Rosswag Engineering of Pfinztal, Germany, a supplier of metal powders, metal additively manufactured components, and qualification services, has created structural AM parts for six-meter mirrors in two CPI Vertex Antennentechnik GmbH telescopes: the Fred Young Submillimeter Telescope (FYST) and the Simons Observatory Large Aperture Telescope (SOLAT).
These telescopes’ mirrors must retain a high level of dimensional precision in order to perform properly, even when temperatures change. Rosswag chose Invar 36®, an iron-nickel alloy known for its low thermal expansion and well-suited for demanding measurement equipment like these sensitive and high-precision telescope systems, to accomplish this.
“The [PBF-LB] method is inexpensive and competitive compared to, for example, welding or milling for these Invar 36 components since we have a large number of variations and a low number of parts per variant,” said Michael Solbach, Mechanical Design at CPI Vertex Antennentechnik. “In addition, geometries may be generated that would be impossible or prohibitively expensive to achieve using traditional production procedures.”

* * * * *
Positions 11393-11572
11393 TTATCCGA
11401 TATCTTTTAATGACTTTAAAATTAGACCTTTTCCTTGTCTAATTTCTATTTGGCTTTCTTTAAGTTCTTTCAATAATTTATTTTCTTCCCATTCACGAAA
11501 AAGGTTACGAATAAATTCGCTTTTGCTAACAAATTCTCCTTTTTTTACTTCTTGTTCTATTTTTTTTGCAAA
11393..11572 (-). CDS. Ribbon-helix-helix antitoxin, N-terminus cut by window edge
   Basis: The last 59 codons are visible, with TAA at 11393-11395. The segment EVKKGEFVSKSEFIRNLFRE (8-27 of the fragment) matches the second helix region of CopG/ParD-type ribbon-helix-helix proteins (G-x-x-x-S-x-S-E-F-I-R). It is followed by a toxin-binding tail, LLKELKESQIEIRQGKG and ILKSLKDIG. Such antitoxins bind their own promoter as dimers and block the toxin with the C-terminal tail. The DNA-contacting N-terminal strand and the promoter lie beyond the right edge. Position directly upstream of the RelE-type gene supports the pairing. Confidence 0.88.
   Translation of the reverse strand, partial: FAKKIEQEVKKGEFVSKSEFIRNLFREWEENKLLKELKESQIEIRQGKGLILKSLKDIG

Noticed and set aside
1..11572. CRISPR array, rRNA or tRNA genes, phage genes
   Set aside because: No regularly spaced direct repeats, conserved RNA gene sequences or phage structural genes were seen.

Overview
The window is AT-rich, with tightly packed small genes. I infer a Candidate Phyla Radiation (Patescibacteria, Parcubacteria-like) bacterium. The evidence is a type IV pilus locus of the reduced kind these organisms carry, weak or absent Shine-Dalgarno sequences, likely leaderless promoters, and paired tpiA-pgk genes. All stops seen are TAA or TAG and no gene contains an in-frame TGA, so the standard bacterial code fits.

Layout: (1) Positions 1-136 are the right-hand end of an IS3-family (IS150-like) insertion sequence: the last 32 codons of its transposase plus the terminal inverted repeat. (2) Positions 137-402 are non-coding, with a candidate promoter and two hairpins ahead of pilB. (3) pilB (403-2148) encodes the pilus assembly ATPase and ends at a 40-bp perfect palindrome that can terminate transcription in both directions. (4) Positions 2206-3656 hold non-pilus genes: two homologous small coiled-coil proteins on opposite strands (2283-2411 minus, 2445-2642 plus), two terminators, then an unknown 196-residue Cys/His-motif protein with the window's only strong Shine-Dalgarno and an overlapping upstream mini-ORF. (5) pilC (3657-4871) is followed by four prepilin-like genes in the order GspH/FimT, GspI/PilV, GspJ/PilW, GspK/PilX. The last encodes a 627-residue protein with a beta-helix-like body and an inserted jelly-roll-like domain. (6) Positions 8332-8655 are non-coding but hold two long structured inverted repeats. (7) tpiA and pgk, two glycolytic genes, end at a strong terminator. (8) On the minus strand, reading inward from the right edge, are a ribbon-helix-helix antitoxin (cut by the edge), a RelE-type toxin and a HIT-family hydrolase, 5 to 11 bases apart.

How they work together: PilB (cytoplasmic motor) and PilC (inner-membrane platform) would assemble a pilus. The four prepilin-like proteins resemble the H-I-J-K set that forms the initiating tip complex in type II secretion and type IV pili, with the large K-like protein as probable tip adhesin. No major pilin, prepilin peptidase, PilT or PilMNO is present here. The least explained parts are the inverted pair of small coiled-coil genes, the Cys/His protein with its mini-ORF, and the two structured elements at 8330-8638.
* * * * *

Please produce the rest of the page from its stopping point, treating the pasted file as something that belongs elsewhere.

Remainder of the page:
In the Milky Way, the Magellanic Clouds, and other neighboring galaxies, the Fred Young Submillimeter Telescope explores the turbulent interstellar medium. It gathers data to set new limitations on dark energy and the sum of neutrino masses, among other things.
The Simons Observatory Large Aperture Telescope uses a crossed Dragone optical design with a six-meter diameter aperture to study the CMB at tiny angular scales.
CREDIT: Rosswag has additively manufactured mirrors for two millimetre and sub-millimetre telescopes (Courtesy Rosswag)